Sheffield energy experts design cooling system for Qatar 2022 stadium
Although the competition has been moved from the summer to November and December, the average temperature during this time ranges between 25 – 29?.
Dr Ben Hughes's team from Sheffield's Energy 2050 institute worked with colleagues from Qatar University to design the system which cools the outside air and and pushes it through to the pitch, stands and concourse areas.
This district cooling technology is more sustainable and environmentally-friendly than air conditioning systems and uses recovered heat in a mixed mode to deliver a stable, comfortable indoor environment.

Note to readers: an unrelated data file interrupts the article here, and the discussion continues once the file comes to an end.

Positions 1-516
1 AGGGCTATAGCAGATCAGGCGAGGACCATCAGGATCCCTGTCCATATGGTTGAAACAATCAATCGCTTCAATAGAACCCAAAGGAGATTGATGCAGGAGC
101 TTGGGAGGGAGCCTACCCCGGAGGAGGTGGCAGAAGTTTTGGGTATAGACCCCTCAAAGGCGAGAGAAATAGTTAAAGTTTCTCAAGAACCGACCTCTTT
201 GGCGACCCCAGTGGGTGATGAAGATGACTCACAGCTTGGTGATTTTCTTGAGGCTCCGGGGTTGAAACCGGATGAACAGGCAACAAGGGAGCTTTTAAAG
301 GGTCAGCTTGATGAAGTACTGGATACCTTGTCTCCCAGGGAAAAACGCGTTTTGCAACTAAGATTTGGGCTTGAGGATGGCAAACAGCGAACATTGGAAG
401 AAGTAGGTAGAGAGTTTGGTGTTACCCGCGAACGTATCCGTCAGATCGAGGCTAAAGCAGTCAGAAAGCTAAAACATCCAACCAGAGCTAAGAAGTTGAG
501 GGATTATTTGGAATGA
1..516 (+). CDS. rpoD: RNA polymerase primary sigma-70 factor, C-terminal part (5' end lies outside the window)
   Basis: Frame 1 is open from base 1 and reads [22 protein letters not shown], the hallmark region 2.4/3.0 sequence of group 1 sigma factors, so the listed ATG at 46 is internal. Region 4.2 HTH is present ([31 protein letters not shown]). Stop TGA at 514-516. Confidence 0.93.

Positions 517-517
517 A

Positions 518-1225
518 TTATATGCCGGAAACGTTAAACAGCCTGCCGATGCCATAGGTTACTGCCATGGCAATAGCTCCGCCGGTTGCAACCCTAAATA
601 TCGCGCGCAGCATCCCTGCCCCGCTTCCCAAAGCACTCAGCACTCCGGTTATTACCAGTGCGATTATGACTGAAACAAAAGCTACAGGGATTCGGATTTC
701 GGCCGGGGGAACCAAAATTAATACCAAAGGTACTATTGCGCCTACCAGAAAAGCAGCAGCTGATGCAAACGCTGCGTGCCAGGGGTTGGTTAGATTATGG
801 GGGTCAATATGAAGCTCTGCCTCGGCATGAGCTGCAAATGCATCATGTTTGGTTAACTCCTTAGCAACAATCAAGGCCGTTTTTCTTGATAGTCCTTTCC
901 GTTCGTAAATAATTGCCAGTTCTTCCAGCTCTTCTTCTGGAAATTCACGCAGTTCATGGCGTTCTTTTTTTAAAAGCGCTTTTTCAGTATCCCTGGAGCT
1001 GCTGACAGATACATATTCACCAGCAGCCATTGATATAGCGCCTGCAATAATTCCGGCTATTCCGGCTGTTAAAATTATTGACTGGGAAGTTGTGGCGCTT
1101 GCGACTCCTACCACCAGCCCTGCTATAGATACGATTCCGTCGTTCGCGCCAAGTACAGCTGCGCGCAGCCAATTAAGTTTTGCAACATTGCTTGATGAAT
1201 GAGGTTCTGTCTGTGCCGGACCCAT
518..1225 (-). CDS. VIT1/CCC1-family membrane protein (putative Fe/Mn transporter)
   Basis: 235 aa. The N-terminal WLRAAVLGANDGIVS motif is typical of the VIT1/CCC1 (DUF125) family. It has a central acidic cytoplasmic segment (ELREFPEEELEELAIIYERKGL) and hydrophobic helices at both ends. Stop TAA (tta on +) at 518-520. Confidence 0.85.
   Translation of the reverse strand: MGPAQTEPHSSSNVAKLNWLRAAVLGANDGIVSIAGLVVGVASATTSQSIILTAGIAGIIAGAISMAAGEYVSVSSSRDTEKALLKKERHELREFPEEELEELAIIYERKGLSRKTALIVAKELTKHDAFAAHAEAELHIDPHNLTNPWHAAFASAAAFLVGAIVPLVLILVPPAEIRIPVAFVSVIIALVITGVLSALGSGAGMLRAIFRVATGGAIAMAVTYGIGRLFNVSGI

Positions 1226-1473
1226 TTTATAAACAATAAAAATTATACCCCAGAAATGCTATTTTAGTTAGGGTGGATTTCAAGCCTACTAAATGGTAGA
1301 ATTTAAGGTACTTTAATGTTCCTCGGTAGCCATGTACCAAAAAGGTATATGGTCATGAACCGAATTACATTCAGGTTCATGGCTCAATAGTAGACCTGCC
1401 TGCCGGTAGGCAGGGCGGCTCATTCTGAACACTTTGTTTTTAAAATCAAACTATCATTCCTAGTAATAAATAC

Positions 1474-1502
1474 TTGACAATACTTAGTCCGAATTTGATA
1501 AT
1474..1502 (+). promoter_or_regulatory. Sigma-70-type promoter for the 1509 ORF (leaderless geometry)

The 40,000 seat Khalifa Stadium was first opened in 1976 but has undergone extensive renovations for the World Cup.
Dr Hughes said: "One of the main challenges in holding the World Cup in Qatar is maintaining the thermal comfort of players and spectators. By using innovative cooling technology, we are able to reduce temperatures and the energy needed to meet carbon neutral commitments."
This project was made possible by an National Priorities Research Program (NPRP) award from the Qatar National Research Fund, a member of the Qatar Foundation.
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Notes to Editors
NPRP award NPRP 6-461-2-188 from the Qatar National Research Fund (a member of the Qatar Foundation). The statements made herein are solely the responsibility of the authors.
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